There were 2,982 households out of which 29.4% had children under the age of 18 living with them, 42.9% were married couples living together, 12.2% had a female householder with no husband present, and 40.5% were non-families. 32.8% of all households were made up of individuals and 8.9% had someone living alone who was 65 years of age or older. The average household size was 2.29 and the average family size was 2.94.

In the town the population was spread out with 24.0% under the age of 18, 8.9% from 18 to 24, 36.3% from 25 to 44, 18.9% from 45 to 64, and 12.0% who were 65 years of age or older. The median age was 35 years. For every 100 females there were 96.8 males. For every 100 females age 18 and over, there were 93.9 males.

The median income for a household in the town was $46,619, and the median income for a family was $61,968. Males had a median income of $44,092 versus $32,418 for females. The per capita income for the town was $26,400. About 6.1% of families and 10.8% of the population were below the poverty line, including 9.5% of those under age 18 and 11.7% of those age 65 or over.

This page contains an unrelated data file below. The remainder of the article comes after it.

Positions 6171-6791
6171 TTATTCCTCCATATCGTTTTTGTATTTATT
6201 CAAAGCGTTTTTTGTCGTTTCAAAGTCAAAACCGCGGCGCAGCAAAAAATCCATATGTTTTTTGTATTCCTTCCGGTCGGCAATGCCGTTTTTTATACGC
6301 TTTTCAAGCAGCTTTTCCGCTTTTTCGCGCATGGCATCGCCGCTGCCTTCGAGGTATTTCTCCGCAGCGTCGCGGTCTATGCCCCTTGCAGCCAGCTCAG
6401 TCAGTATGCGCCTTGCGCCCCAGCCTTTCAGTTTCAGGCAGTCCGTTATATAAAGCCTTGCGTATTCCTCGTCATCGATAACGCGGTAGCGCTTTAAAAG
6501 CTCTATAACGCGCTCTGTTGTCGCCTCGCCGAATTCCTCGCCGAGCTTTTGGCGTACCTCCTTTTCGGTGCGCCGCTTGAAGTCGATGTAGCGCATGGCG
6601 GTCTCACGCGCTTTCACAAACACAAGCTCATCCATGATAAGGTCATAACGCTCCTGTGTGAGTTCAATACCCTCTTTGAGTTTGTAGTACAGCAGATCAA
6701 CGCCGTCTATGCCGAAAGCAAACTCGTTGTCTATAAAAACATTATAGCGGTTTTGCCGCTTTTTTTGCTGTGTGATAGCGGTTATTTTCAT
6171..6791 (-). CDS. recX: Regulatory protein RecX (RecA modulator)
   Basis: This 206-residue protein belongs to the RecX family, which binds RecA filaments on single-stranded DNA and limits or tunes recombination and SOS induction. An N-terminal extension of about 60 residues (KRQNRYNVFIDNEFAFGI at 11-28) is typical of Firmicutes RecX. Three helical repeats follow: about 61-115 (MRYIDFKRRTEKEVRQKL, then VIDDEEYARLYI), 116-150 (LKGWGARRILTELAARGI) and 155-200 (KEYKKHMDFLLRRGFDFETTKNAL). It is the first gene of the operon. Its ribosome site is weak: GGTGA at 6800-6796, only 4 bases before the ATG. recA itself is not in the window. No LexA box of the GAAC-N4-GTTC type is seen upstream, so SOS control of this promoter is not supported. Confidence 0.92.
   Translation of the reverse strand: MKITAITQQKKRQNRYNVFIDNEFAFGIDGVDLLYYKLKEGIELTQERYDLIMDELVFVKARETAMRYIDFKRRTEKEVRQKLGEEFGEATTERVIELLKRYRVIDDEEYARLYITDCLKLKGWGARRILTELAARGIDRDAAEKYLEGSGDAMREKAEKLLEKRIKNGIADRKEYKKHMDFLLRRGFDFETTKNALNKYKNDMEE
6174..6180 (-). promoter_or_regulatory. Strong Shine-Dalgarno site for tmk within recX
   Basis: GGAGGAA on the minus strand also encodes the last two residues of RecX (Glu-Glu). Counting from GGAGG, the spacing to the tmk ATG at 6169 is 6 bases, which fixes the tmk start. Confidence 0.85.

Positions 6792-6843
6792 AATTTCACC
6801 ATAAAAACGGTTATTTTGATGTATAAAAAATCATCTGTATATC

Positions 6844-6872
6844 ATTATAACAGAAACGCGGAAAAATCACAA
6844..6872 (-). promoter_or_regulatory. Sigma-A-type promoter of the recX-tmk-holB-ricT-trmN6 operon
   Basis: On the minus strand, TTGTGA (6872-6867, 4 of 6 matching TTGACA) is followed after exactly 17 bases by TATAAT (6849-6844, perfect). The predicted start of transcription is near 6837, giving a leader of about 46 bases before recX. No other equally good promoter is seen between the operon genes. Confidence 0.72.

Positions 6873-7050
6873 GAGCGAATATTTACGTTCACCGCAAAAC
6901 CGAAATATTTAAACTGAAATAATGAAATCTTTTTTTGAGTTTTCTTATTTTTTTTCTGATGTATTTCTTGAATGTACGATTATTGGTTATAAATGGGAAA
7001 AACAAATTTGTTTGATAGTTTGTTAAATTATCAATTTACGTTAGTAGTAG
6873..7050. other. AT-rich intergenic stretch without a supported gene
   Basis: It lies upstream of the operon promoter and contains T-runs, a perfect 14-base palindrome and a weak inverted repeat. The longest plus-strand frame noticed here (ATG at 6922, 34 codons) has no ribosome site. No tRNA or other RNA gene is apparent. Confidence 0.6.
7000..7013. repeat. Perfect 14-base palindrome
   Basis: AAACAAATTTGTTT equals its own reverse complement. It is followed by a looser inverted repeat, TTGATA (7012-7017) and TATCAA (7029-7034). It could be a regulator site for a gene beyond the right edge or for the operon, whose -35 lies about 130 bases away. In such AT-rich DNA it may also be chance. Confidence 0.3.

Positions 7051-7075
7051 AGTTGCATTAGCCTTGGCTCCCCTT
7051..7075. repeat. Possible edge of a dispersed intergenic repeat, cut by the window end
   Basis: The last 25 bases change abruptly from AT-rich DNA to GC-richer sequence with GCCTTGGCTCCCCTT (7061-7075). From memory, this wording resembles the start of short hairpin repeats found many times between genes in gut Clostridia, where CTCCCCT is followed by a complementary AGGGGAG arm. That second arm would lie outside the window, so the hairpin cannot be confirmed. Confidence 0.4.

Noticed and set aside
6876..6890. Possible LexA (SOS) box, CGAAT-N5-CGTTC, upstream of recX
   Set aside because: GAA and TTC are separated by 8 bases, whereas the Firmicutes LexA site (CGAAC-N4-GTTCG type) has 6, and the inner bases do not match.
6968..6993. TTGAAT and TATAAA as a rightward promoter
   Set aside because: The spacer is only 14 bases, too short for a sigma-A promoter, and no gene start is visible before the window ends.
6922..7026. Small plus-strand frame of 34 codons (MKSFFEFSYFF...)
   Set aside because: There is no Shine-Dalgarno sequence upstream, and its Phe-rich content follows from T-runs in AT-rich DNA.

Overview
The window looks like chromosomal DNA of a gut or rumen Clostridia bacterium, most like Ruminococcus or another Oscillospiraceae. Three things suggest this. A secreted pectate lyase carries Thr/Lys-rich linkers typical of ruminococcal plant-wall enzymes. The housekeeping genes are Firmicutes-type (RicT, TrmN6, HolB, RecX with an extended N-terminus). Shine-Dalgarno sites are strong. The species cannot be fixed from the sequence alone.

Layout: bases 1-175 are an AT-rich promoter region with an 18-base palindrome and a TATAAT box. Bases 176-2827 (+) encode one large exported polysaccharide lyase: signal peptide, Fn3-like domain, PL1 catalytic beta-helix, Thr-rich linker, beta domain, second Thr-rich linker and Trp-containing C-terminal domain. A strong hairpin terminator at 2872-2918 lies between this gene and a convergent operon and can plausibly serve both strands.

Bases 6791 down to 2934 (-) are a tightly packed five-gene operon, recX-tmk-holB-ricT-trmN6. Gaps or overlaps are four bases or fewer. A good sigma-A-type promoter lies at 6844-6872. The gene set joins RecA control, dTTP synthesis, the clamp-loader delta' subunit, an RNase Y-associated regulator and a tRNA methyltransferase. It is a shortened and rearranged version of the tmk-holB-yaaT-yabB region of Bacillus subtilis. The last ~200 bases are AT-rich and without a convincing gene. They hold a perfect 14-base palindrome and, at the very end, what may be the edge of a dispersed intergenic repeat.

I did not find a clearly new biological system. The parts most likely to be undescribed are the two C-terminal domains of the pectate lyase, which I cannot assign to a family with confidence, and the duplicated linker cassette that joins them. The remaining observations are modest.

Government

As a New England town, Ayer is governed by town meeting and a five-member board of selectmen.

Education

Transportation

Commuter rail service from Boston's North Station is provided by the MBTA with a stop in Ayer on its Fitchburg Line.[3]

Freight travels daily through Ayer over the tracks of the historic Stony Brook Railroad. The line currently serves as a major corridor of Pan Am Railway's District 3 which connects New Hampshire and Maine with western Massachusetts, Vermont, and New York.[4]

The southern segment of the Nashua River Rail Trail commences in Ayer.

Points of interest

Places on the National Register of Historic Places:

  • Community Memorial Hospital - 15 Winthrop Ave.
  • Fort Devens Historic District
  • Ayer Main Street Historic District - Main St.
  • Pleasant Street School - Pleasant St.
  • St. Andrew's Church (1892) - 7 Faulkner St.

Notable residents

References

  1. ^ http://www.nelsap.org/ma/ayer.html
  2. ^ "American FactFinder". United States Census Bureau. http://factfinder.census.gov. Retrieved 2008-01-31. 
  3. ^ MBTA website.mbta.com. Accessed August 31, 2007.
  4. ^ Pan Am Railways route map.panamrailways.com. Accessed August 31, 2007.

External links